Being ‘crafted’ in facilitation is about caring. It shows that you care enough about your purpose and the outcomes you want to achieve that you deliberately design the space and process in which these outcomes can be realized within established time limits. Sadly, we often come across instances where there isn’t enough deliberation or care, sometimes due to the demands and pressures of the organization.

When we talk about care, we must also consider intention. Are we taking the time to be purposeful, to have intent, to be planful? This reflects in the way we craft our facilitated spaces.

A crucial concept we teach in our facilitation certification, from Gamestorming, is the idea of creating temporary worlds. These temporary spaces allow people to have impactful experiences, meet their desired outcomes, and realize their potential for change and growth. And if these temporary worlds are that impactful, then participants want them to become part of their day-to-day worlds.

The crafting process involves considering many elements, from the overall design of the meeting or workshop to the pacing and cadence. Effective meetings are seen as learning experiences, not just as items on an agenda. Furthermore, the design should not be confined to a single approach or methodology. As facilitators, we should remain method agnostic to best serve our participants’ needs and circumstances.

This process also requires careful attention to the amount of work and dialogue expected from the participants. What is reasonable, and what is exhausting? How many activities are too many? These considerations are vital for crafting effective experiences.

A well-crafted facilitation process is akin to a well-designed product. It emphasizes simplicity and focuses on what’s essential rather than overloading with unnecessary features. Such simplicity can be a powerful design technique, provided we understand our purpose, know our audience, and keep them at the forefront of our design decisions.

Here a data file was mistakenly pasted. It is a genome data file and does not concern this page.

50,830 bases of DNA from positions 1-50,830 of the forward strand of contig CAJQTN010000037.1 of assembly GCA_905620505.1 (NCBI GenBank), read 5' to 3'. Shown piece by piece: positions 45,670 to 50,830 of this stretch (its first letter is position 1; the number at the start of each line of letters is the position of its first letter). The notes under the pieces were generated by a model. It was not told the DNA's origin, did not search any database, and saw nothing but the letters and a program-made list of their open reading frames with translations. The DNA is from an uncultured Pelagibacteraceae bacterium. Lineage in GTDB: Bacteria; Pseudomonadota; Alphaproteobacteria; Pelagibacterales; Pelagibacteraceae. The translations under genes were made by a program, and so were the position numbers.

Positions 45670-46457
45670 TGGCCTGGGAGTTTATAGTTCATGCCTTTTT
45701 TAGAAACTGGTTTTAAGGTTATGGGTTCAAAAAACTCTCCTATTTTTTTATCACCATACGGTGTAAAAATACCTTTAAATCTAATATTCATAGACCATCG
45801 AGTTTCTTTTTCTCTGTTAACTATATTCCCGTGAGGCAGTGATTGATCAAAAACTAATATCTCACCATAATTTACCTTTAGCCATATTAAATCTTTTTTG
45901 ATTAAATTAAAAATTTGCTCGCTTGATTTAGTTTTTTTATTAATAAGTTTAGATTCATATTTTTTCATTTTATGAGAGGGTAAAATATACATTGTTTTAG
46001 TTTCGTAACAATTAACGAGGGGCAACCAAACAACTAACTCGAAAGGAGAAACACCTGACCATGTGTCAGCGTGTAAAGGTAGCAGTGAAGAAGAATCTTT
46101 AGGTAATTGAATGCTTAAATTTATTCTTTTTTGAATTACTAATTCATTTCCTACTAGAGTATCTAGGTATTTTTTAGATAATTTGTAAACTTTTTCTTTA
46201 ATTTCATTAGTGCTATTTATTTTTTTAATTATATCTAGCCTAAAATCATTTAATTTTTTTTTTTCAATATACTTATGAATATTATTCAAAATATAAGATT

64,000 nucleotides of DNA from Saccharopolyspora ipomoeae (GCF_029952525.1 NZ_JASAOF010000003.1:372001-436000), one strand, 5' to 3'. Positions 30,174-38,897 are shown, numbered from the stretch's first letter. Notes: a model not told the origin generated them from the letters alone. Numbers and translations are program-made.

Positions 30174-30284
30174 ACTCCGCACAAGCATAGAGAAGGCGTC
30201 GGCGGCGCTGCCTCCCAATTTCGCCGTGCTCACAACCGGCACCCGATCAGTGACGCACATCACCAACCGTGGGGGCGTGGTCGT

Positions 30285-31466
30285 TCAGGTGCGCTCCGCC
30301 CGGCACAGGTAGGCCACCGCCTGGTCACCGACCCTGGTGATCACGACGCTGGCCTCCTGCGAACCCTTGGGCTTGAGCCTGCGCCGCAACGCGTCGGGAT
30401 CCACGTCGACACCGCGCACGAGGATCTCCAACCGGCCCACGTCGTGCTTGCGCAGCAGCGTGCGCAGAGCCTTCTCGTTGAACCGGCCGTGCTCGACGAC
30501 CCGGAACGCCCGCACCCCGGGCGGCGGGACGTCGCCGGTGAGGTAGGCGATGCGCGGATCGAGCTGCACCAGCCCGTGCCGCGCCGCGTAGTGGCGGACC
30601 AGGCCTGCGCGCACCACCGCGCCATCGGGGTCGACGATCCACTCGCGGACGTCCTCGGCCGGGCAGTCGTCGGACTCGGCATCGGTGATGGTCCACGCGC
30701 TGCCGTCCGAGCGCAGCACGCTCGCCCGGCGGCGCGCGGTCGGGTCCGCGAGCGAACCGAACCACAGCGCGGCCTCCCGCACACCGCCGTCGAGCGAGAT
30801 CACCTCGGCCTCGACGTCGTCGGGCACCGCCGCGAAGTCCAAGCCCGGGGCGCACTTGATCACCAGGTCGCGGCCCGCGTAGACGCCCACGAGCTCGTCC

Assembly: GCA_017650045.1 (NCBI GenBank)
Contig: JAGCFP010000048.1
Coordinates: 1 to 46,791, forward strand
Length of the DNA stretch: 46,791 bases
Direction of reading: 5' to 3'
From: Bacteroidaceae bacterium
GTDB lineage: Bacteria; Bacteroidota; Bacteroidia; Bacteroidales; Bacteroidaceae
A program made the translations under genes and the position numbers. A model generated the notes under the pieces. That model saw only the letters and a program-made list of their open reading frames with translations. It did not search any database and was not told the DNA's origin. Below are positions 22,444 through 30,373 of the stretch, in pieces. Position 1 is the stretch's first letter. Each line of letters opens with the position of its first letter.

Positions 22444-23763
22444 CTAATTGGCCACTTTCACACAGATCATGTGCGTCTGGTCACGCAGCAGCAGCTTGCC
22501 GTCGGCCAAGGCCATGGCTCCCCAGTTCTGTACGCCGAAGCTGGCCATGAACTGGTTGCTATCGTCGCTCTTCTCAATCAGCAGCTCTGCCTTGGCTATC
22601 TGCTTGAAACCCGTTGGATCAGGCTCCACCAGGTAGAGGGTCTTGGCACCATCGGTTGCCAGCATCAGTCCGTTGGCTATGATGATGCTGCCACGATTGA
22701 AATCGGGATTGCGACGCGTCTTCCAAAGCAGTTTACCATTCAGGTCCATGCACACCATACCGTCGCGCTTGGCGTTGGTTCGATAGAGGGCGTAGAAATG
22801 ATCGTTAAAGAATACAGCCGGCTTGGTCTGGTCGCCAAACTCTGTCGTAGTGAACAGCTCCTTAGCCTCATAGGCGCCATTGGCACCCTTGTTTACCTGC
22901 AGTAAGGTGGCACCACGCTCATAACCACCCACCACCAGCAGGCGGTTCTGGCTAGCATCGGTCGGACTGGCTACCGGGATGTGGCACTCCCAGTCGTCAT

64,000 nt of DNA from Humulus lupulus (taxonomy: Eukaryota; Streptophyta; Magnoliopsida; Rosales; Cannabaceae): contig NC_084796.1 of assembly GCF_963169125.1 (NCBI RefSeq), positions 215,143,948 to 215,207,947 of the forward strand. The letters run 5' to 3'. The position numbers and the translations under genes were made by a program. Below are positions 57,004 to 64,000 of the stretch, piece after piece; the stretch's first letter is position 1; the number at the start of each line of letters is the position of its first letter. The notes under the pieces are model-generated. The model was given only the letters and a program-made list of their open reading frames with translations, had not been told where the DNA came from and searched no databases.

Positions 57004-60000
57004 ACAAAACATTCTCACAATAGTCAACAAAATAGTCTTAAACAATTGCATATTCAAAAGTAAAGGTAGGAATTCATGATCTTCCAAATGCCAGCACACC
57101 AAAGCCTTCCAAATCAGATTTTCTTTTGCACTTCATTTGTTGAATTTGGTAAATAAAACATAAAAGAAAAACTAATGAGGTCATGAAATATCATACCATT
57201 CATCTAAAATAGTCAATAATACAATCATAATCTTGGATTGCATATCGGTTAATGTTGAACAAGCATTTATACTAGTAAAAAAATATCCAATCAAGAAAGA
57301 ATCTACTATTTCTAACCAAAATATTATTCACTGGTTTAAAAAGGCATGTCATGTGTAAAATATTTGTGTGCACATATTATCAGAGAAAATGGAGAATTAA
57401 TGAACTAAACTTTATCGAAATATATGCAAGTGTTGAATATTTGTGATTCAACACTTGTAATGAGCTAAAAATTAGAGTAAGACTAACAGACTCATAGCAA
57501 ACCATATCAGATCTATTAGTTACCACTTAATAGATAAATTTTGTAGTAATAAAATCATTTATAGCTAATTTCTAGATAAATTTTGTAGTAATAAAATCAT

Being crafted in facilitation involves careful design, clear intention, and an understanding of the people and purpose at hand.

Clear: Concise and Transparent Communication

The notion of being clear aligns with our earlier discussions on creating space and patiently pausing  ensure understanding. After all, all meetings, brainstorming sessions, workshops, and learning experiences need clarity in instruction, setup, and an invitation to achieve optimal outcomes.

The responsibility for clarity lies with us as leaders and facilitators. One simple language shift we recommend is moving from asking, “Did you understand that?” to “Is there anything I might further clarify or better explain?” This subtle shift places the responsibility of understanding back on the facilitator rather than the participants, where it should be.

It’s also beneficial to avoid yes/no questions as they often close off opportunities for further clarity. By framing questions more openly, we can better coalesce toward a shared understanding.

Clarity is also connected to design. It’s about being concise and distilling information down to its essentials. Anything that does not directly serve the purpose can act as a block, preventing participants or team members from understanding the direction and how they can contribute to reaching the goal.

Keeping a ‘clarity journal’ can be a powerful tool for self-improvement. Make a note of instances where your instructions were met with confusion, then reflect on what may have caused the ambiguity. This reflection can help you craft clearer prompts and instructions.

Fostering clarity in a facilitated session involves clear and concise language, real nouns and verbs, and questioning the necessity of every other piece of information. Asking for feedback can further improve clarity, helping identify areas of potential confusion or misunderstanding.

Clarity is not only about our ground rules and prompts but also about the understanding shared in the room. Internal and external facilitators alike must be attuned to situations where participants might not be on the same wavelength, using different metaphors or similar words with different meanings. By pointing these out and helping disambiguate, we enable the group to reach alignment.